Talk of the Town
From a January, 1958 article by Colbert Smith:
One could well write a whole series of articles about the wintering gossip places for the residents of an Island town. They are legion, these places where people seem just to meet, exchange a few words, and pass on to their everyday pursuits.
There’s the post office, which is a natural place for gossip, for that is where people receive news, in cards and letters, of the achievements, misfortunes and illnesses of their friends and relatives and sometimes their enemies. Many people read their mail in the post office, unable to wait until they return to their homes, and thereby are veritable mines of freshly available and impartible information. Their neighbors, checking their own mail, are the targets.
There’s the drugstore, and church (before and after services), and the barbershop. But all of these places serve in their function as gossip centers pretty much all year round.
The only gossip center that exists as such solely in the winter time, the only place that undergoes a sort of metamorphosis with the change of seasons, is the local coffee shop. The buzz of talk seems to abet the steam from the coffee urns in the frosting of the windows. In the summer, these coffee shops are merely restaurants, crowded by summer visitors eating breakfast until noon, lunch until suppertime and dinner until closing time. Year-round residents seldom enter them, either because they cannot get in, or they are too busy, or both. The bustle and the clacking of dishes and strange voices are not conducive to a comfortably consumed cup of coffee and idle — idle in the strictest sense of the word — chatter. When the summer people leave, the daily workload of the townspeople diminishes appreciably. They can afford the time to gossip. There will be space where a body can sit in warmth, sip coffee, and chat with friends for a few minutes. The waitresses too have an easier workload and an easier state of mind. Having been enormously polite all summer uttering pretty little “sirs” and “ma’ams” they can afford to be themselves. Now they indulge in bantering and reciprocate insults.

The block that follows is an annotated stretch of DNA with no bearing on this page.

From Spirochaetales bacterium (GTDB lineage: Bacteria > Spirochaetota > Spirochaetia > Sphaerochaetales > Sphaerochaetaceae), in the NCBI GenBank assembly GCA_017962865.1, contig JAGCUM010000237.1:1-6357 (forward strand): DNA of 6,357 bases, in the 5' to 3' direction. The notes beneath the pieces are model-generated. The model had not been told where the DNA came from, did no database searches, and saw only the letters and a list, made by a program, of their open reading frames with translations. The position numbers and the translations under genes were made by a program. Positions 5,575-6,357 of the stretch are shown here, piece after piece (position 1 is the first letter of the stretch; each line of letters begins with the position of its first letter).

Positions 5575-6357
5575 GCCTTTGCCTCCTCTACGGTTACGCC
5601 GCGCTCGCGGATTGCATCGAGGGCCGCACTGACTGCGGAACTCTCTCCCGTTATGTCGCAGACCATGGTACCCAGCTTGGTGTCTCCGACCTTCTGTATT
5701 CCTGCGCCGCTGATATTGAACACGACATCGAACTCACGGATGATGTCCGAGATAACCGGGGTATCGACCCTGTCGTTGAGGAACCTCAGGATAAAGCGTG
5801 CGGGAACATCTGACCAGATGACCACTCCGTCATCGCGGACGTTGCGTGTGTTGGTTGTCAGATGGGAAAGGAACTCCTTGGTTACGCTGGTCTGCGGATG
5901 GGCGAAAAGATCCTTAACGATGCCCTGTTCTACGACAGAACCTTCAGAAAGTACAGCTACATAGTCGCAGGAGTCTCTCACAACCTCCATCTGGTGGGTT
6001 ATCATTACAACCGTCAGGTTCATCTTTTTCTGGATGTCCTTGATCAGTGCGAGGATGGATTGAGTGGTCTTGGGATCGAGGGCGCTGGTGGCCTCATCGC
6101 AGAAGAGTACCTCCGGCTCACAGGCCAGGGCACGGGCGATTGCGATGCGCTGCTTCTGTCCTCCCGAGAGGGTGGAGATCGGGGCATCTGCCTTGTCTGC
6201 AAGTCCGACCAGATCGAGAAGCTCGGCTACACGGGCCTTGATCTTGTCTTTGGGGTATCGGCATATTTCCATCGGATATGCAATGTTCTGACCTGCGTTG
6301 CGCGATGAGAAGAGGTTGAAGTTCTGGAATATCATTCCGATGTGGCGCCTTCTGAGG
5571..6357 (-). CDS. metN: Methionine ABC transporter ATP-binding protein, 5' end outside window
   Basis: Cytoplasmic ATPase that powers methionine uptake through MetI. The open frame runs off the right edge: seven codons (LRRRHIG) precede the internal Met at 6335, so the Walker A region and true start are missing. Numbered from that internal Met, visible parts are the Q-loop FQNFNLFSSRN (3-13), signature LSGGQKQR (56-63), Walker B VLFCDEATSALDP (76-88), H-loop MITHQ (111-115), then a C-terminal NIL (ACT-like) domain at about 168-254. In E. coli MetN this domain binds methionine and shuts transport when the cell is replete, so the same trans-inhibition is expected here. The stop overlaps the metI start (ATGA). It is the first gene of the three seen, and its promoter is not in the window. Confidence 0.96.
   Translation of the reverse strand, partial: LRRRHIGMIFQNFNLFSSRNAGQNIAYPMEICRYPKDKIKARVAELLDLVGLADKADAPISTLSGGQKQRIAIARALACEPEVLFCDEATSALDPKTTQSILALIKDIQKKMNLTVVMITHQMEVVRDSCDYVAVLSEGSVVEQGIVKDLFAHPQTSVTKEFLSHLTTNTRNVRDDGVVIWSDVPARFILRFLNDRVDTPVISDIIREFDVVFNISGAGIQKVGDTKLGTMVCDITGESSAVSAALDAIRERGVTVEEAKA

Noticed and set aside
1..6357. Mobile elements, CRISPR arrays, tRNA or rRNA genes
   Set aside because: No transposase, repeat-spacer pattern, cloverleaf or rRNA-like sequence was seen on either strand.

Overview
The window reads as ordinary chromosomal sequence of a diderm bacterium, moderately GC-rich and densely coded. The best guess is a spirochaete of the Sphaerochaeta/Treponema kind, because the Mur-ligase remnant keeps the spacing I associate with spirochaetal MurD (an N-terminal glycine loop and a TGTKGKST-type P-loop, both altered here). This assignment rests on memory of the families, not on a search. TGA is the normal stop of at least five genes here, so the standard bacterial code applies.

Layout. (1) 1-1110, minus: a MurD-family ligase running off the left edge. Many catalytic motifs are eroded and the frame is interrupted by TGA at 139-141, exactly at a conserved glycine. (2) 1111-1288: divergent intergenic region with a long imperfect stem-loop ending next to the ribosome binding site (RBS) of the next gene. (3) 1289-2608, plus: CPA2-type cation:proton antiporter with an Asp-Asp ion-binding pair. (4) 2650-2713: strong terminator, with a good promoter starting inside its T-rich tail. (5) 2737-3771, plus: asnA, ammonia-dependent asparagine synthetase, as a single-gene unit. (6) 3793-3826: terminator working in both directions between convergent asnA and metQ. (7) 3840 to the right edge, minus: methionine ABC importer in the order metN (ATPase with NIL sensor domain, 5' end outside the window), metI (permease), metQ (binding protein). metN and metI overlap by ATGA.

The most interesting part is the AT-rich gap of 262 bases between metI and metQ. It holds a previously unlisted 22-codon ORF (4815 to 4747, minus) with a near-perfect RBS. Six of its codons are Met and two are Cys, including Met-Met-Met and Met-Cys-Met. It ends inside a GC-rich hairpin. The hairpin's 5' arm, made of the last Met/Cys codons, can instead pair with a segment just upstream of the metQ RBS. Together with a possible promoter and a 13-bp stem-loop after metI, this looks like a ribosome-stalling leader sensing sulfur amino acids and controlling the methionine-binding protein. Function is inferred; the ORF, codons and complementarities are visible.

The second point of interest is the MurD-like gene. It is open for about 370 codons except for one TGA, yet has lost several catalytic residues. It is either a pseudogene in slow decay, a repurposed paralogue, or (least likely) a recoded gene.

It is here that organized gossip can be said to prevail. It is here that coffee drinkers come in overlapping shifts, and it is possible for one item of gossip to ride, as if on a chain conveyer, all through the day, so that a person coming in for a cup of coffee just before closing time in the early evening may hear the same story that was related for the first time that morning, but more often an unreasonable facsimile thereof.
Gossip does not necessarily carry with it malicious intent. Heaven knows, though, that plenty of malicious gossip is broadcast over the land, and the Island is the producer of its share, because all of the towns on the Island are small, and small towns lend themselves more readily to both plain and malicious gossip than do large ones: It is easier to keep up with everybody’s business.
Malicious or not, most Islanders decry gossip — usually in the same breath that comes just after the one they have used to pass along some choice item themselves. The mystifying thing is that they decry it when they know they could not get along without it. A world without gossip would be not only ghastly, but also ghostly, for in a hypothetical world where two people could not talk about a third person it can be assumed that the dominant animal would no longer be man.
Frequently a stranger to the Island becomes upset if he stays long enough to have some bit of gossip that was said about him return full cycle to his ears (usually through an acquaintance who prefaces his remarks by, “I just thought you ought to know that they are saying that you . . . .”}
The stranger, upset sometimes to the point of panic, often fails to realize that he had been found interesting enough — or perhaps arresting enough — to some Islanders at least to be talked about. Furthermore, if there is something mystifying in the stranger’s character, he will find that his actual deeds have not only been talked about but also embellished, sometimes to the extent that truth seems to have taken wing, never to return.
There are two ways for a stranger to respond when he finds out he has been gossiped about (there is a third and wrong way, which is to take offense.) The first way is to greet the gossip laughingly, as a tale full of sound and fury told by a you-know-what and signifying nothing.
The second way is to feel somewhat complimented that he has aroused enough interest in his neighbors to cause comment; it could be much worse not to be thought of and talked about at all. Islanders, in general, know the rules of the game (the chief winter sport.) Like the muscles in the legs of a basketball player, or those in the racket arm of a tennis player, the proper muscles in the defense mechanisms of Islanders have been specifically developed to meet the rigors of the gossip competition.
Compiled by Cynthia Meisner